Split Travel Guide
Split is the main city of Middle Dalmatia that occupies a picturesque area in the central part of Croatia's Adriatic coast that is covered with forested hills sloping gently down to the sea. Split is a city of a glorious past and a brilliant present, providing an immense cultural, entertainment and sports offer and blessed with a unique architectural splendour, which makes it an outstanding tourist attraction.
As one of the major traffic centres, Split can be accessed by all means of transport. The international airport which is 20 km far from the city receives regular flights from Dubrovnik (35 minutes), Zagreb (45 minutes) and major European cities. The local train station can be reached in 5 hours from Rijeka or Zagreb; a speedier 4-hour Split travel from Zagreb is possible by car thanks to the newly opened motorway between the two cities. The bus terminal receives lots of local and international busses from all over Croatia and abroad. The city ferry port is connected by frequent car and passenger boat routes with the country's mainland and island ports.
The splendid walled historical centre with its paved narrow streets, impressive squares and a colourful marketplace is separated from the seafront with a gorgeous tree-lined promenade, locally called Riva, which is filled with benches, cafes, bars, small shops and allows a pleasant walk to the green Marjan hill where a beautiful park for a quiet Split travel is located.
Split is one of the oldest cities in the region, with its 1700th anniversary having been celebrated in 2005. However, the historians have reasons to believe that its origin dates back to the 4th century BC Greek settlement of Aspalathos. The official foundation dates (295-305 AD) go back to the times when the Roman Emperor Diocletian initiated the construction of a huge palace that has been an enormous attraction for a Split travel for ages.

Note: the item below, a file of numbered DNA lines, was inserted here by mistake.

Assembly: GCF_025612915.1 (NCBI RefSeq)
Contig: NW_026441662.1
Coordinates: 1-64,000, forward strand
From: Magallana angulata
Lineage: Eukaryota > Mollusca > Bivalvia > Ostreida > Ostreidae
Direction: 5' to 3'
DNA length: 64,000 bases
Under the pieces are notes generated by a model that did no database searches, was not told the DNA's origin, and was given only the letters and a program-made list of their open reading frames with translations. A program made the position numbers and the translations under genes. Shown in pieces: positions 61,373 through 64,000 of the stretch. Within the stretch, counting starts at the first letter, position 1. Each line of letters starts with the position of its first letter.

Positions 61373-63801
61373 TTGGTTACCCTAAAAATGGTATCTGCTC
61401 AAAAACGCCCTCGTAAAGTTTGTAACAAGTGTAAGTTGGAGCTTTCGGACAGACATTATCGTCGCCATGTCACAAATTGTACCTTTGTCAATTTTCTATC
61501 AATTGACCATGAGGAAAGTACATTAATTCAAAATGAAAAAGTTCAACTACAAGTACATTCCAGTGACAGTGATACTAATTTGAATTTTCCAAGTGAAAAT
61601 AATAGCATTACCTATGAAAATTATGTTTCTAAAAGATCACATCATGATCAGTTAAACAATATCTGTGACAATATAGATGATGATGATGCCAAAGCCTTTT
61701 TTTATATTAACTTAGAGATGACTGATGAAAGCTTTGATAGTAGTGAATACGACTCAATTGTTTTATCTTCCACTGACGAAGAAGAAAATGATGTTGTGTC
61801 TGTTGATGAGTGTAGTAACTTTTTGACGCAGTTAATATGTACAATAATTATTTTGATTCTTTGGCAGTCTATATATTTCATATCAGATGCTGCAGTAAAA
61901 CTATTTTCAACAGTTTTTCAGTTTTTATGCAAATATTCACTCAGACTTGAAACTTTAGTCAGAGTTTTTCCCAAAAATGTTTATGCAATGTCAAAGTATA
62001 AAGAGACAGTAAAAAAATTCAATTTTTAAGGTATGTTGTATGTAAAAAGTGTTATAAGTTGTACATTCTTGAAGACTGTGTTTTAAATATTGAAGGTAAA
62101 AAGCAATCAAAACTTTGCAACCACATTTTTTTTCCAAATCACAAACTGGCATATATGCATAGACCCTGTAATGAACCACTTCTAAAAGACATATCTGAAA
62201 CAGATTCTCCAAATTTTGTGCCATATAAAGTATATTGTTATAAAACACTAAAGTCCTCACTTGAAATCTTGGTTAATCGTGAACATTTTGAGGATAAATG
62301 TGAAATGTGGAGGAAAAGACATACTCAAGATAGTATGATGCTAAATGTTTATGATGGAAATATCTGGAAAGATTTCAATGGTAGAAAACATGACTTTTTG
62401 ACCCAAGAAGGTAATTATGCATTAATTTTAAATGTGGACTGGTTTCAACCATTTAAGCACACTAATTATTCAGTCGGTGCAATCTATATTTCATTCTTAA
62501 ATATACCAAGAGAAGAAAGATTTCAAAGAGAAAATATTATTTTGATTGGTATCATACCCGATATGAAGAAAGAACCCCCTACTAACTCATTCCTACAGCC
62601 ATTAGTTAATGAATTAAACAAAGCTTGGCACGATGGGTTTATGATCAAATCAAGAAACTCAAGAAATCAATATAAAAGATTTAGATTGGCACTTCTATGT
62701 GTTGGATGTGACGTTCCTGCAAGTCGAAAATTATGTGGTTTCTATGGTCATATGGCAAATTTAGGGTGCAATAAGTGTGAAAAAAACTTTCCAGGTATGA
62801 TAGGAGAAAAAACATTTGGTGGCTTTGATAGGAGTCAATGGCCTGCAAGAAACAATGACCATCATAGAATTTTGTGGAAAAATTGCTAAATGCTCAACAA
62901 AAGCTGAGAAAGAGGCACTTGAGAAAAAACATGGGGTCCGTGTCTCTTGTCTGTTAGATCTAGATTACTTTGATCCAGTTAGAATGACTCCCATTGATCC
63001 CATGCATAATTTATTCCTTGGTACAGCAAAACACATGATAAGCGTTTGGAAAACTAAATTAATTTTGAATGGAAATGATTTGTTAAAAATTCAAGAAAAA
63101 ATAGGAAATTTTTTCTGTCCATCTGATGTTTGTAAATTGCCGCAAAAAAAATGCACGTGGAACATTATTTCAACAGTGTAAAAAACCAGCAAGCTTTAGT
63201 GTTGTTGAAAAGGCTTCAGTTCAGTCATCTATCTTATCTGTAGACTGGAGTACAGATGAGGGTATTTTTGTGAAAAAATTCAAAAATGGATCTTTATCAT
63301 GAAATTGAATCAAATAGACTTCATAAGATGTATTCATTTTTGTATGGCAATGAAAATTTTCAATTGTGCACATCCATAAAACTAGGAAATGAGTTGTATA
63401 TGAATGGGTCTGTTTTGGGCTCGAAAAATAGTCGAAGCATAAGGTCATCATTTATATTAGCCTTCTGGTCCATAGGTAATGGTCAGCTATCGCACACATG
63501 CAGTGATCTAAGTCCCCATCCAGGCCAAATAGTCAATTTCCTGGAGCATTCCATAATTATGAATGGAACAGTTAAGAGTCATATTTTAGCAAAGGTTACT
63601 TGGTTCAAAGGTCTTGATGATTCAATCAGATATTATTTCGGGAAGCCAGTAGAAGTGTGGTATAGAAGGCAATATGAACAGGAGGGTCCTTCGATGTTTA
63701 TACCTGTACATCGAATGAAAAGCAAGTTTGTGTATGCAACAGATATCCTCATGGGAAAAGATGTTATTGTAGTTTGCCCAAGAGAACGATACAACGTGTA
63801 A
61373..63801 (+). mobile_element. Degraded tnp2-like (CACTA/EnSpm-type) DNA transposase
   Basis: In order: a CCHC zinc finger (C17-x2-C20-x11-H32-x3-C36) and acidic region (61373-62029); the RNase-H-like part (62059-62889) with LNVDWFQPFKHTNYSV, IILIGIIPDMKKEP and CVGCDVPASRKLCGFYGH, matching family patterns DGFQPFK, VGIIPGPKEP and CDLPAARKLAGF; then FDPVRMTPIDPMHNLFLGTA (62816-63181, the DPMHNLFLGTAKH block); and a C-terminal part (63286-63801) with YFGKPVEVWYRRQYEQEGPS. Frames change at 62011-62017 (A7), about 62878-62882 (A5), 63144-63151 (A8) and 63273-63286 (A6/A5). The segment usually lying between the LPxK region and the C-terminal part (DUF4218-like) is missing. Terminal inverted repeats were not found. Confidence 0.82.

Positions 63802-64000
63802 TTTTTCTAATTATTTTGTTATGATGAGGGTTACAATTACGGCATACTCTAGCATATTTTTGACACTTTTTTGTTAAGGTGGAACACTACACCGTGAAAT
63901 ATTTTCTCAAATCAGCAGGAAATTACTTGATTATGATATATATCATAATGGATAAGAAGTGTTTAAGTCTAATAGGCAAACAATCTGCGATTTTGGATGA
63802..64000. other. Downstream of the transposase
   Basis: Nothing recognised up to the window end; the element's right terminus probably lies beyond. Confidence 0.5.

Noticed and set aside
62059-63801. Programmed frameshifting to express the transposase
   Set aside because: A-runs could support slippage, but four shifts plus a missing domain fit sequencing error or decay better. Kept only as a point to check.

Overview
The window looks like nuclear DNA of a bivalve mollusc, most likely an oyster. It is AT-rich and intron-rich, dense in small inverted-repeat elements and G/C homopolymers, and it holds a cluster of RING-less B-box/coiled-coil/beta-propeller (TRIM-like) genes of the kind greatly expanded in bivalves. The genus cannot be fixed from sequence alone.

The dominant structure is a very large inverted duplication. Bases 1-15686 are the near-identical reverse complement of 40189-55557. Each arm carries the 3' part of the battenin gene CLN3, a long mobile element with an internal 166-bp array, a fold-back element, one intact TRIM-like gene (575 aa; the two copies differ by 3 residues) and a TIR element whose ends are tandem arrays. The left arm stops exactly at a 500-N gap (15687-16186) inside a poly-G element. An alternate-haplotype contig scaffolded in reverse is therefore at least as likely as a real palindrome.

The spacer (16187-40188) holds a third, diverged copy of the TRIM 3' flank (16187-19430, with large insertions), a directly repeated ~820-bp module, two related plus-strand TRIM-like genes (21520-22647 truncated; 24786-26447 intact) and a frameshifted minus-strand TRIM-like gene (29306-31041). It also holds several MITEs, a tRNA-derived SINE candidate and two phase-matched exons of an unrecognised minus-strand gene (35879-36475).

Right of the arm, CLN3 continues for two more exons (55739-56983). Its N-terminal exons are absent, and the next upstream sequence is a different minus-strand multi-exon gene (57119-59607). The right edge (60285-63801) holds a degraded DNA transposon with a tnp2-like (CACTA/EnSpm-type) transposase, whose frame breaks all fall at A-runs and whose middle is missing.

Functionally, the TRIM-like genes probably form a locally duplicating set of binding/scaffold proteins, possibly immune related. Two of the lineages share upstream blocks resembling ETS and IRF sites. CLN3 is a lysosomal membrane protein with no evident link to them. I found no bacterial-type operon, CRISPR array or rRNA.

The 7th century Slavic invasion of the adjacent town of Salona promoted the development of a settlement around the walled palace where the majority of the fugitives found their shelter. During the 12th to 14th centuries of Croatian and Hungarian authority Split was considerably a self-governing city, and in the following four centuries of the Venetian reign (1420-1797) became an important naval and cultural centre in the Adriatic.
After the Napoleonic wars of 1806-1813 Split was joined to Austria-Hungary and after its collapse in 1918 was annexed to the Kingdom of Serbs, Croats and Slovenes. The following years were the time of a great economic growth as the former main port of Zadar had been taken over by Italy. During World War II the city was invaded by the Italian and German troops until it was completely liberated in 1944.
Today's Split is an incredible mixture of historical monuments and modern amenities that produces a striking impression.
The old city with Croatia's most amazing Roman palace has been listed among the UNESCO's World Heritage Sites since 1979.
As a multipurpose tourist destination, Split offers a wide range of opportunities:
- Split attractions. Split is rich in monuments from all periods of history, but its inner historic nucleus encircled by the walls of Emperor Diocletian's Palace will always remain its primary trademark.
- Annual Events and Festivals in Split. The famous annual festivals and numerous smaller events that never seem to cease are powerful reasons for making an exciting Split travel.
- Split Restaurants and Nightlife. The local restaurants and night clubs have their special thrills to appeal to the visitors.
- Beaches and Active vacations in Split. As a trendy seaside resort, Split offers an abundance of beaches and leisure sports to enjoy both on land and in water.